As the judicial funding crisis entered another year, U.S. Chief Justice John Roberts sounded an alarm in his 2012 year-end report: “The Judiciary has been doing its part to carefully manage its tiny portion of the federal budget. Because the Judiciary has already pursued cost-containment so aggressively, it will become increasingly difficult to economize further without reducing the quality of judicial services.” The Chief Justice’s comments came on the heels of an American Bar Association (ABA) Task Force on the Preservation of the Judiciary—established by ABA President William T. Robinson III and co-chaired by megawatt lawyers David Boies and Ted Olson—that collected testimony on the impact of funding cuts on courts and court users. As New York’s chief judge, Jonathan Lippmann, put it: “Access to justice cannot be a pay-as-you-go enterprise.”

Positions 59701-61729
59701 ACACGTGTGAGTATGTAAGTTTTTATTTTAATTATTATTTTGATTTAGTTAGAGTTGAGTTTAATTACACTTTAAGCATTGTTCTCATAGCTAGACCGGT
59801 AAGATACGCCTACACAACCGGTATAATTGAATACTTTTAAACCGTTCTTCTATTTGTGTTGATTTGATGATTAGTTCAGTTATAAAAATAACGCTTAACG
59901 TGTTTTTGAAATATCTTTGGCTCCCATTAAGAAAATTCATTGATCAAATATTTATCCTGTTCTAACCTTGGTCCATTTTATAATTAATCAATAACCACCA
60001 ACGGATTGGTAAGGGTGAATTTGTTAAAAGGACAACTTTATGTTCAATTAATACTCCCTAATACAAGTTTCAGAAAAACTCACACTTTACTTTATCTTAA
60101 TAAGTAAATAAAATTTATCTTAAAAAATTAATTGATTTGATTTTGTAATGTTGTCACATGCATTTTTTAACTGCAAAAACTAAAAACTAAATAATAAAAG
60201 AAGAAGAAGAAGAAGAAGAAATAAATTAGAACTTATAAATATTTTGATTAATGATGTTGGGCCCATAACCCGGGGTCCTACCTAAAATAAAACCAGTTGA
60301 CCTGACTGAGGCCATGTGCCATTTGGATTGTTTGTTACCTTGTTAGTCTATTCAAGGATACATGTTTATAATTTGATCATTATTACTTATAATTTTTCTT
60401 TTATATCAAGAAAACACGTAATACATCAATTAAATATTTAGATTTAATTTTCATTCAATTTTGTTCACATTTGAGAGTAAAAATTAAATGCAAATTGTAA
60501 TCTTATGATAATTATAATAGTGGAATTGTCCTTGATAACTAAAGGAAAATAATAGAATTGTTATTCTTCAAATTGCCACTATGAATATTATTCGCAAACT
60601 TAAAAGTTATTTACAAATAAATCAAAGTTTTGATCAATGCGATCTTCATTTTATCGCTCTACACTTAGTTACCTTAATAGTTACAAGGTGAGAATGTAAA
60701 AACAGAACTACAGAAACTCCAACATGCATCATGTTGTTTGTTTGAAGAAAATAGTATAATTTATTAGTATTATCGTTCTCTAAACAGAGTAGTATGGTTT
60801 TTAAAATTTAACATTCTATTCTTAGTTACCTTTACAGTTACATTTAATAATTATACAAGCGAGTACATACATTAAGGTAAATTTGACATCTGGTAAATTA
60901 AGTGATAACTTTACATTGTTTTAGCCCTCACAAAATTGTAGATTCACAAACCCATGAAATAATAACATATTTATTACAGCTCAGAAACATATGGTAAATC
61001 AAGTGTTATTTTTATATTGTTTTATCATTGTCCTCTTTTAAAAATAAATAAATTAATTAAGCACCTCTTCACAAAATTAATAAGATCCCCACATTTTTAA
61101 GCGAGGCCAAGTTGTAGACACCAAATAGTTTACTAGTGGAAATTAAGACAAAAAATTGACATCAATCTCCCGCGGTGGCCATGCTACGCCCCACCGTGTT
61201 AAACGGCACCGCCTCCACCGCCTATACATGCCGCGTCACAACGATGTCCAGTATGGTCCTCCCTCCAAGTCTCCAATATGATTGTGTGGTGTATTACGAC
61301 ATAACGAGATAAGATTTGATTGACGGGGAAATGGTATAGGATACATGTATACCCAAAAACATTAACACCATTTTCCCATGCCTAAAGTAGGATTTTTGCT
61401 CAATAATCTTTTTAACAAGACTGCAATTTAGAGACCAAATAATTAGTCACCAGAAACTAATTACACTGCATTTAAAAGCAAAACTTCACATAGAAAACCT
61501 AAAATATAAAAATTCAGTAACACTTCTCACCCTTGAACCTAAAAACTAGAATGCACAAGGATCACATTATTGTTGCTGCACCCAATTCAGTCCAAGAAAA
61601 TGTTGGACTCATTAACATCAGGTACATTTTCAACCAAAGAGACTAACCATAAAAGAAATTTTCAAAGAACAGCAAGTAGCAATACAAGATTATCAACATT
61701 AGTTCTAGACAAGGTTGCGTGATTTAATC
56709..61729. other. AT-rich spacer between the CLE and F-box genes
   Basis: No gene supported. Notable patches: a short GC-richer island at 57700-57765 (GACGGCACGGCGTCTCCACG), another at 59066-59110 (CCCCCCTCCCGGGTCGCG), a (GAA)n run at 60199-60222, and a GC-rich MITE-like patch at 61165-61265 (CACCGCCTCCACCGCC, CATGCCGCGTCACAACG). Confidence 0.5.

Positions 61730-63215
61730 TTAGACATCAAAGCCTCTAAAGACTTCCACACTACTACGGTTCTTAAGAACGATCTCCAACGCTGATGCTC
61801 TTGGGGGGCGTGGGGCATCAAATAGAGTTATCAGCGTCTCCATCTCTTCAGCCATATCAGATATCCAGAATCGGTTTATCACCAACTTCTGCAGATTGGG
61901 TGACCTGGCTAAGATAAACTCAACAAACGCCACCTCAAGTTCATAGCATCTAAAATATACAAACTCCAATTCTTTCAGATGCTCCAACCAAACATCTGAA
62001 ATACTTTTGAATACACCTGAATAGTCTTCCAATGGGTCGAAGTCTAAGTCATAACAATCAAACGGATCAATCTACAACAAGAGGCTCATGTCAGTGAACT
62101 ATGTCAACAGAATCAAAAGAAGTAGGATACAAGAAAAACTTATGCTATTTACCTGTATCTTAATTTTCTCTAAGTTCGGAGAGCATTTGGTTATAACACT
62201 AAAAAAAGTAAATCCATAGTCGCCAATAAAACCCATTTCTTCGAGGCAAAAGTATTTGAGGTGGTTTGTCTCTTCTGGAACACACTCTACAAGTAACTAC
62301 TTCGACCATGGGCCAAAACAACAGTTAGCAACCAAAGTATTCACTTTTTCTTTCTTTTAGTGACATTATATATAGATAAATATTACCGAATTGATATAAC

To complement these high-level efforts, Justice at Stake and the National Center for State Courts have published a new handbook to help make the strongest case possible for adequate funding. The guide, Funding Justice: Strategies and Messages for Restoring Court Funding, includes research-tested recommendations on the best ways to talk about court funding and get traction with decision makers and the public.
Funding Justice builds on more than a year of work of gathering data and identifying best messages. As its introduction explains, the National Center for State Courts and Justice at Stake believe this handbook is designed to help court-funding advocates “tell the story of the courts, and why they matter, in an era when the public is very focused on government austerity.”